Home to Crypto Valley, a hub that attracts crypto companies in Switzerland, the Canton of Zug has been attracting investors’ attention. The region seeks to attract businesses to move its economy, very restricted due to the small dimensions of the canton, with only 238.7 square kilometers. To get an idea, the city of Rio de Janeiro has 1,200 km², while the São Paulo state’s capital has 1,521 km², according to IBGE data.
The Canton of Zug recorded a Gross Domestic Product (GDP) of 18.92 billion Swiss francs in 2017 (the most recent data available, published at the end of 2019). It equates to R$ 112.85 billion. Although Zug has about one-fifth of the area of the city of Rio de Janeiro, its GDP in Reais is not so far from the R$ 364.05 billion of Rio.
In Zug, the majority of the workforce (78.7%) works in the service sector. This is the secton that encompasses crypto companies, that are the highlight of the region. In second place is the industry, with 19.7% of workers. Agriculture, in turn, employs only 1.6% of the workforce, with 1.866 people, according to 2018 data. That year, there were 18,200 businesses in operation in the Canton of Zug.
The population of the Canton of Zug is 100% urban
Zug’s population – which is 100% urban — has been growing and doubled in size in the past 40 years, the Canton’s website says. Despite this, it is still very small. At the end of 2018, there were 126,837 people. More recent data from Rio and São Paulo show that these cities had 6.32 million and 11.253 million inhabitants.
The canton’s primary language is its official language, German (according to 80.9% people’s response), with English in second place (11.3%), the Federal Statistical Office reports. The importance of English among local languages may be explained by another feature of Zug: the strong presence of foreigners. This makes up 28.3% of the population and they come from 120 different countries, as points out the Canton’s website.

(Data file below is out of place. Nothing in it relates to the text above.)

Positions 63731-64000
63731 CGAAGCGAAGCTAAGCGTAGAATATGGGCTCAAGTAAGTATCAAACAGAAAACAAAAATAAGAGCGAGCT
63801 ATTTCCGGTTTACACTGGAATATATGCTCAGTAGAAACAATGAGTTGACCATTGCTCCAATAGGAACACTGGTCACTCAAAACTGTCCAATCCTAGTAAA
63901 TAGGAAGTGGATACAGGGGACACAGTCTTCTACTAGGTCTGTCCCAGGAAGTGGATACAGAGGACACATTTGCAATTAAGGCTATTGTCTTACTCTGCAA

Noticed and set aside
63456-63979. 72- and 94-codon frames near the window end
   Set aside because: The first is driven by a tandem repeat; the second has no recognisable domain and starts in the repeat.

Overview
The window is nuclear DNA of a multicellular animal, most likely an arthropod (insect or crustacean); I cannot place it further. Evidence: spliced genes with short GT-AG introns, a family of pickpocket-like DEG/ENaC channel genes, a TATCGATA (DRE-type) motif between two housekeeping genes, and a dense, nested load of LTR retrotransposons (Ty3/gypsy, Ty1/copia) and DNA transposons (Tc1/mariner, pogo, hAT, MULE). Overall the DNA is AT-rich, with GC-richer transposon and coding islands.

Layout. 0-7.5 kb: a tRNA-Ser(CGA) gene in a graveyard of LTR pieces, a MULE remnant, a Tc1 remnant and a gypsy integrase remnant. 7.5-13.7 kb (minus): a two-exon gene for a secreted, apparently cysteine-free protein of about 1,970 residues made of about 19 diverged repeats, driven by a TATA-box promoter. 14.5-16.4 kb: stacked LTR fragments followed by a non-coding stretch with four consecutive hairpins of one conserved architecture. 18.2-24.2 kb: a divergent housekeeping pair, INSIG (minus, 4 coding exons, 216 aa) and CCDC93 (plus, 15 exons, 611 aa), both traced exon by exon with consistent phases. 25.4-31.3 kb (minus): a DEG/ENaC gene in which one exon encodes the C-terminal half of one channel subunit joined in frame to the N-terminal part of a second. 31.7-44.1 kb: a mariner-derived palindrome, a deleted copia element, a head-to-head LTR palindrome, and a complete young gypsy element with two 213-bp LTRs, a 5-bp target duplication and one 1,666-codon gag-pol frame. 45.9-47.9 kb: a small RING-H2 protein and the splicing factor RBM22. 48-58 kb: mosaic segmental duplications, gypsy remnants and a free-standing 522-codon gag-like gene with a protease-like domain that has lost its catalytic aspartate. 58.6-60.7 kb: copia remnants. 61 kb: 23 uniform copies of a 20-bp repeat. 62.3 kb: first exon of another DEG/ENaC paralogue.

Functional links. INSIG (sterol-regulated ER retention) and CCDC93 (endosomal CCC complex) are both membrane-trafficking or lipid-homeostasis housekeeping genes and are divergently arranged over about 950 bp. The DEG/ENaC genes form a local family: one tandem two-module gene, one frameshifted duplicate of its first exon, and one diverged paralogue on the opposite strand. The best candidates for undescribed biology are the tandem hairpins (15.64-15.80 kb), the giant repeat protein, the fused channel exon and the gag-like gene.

Tourism goes from caves to brewery
One of the activities that move the economy in Zug is tourism. There are several options, despite the small size of the canton. There are from museums to boat trips on Lake Zug. It is also possible to explore the Höllgrotten caves, which cost 6 Swiss franc for children and 12 for adults. There are also guided tours of Zug’s old town (capital of the Canton) and a local brewery.
If you get hungry after so many activities, the Zug Tourist Board lists some of the local specialties. For example, the Arctic trout, whose fishing takes place in Lake Zug itself, and the Zuger Kirschtorte, a kind of cherry cake. According to the organization, this dessert has existed for over a hundred years.
The weather in Zug is inviting for Swiss chocolate, especially if it is a hot chocolate. The “hottest” months of the year are July and August, according to Meteoblue. However, the maximum temperature is 23°C on average. In the winter months, the minimum temperatures can be below zero. No wonder the Zug Tourist Board has a section of its website dedicated to activities for bad weather.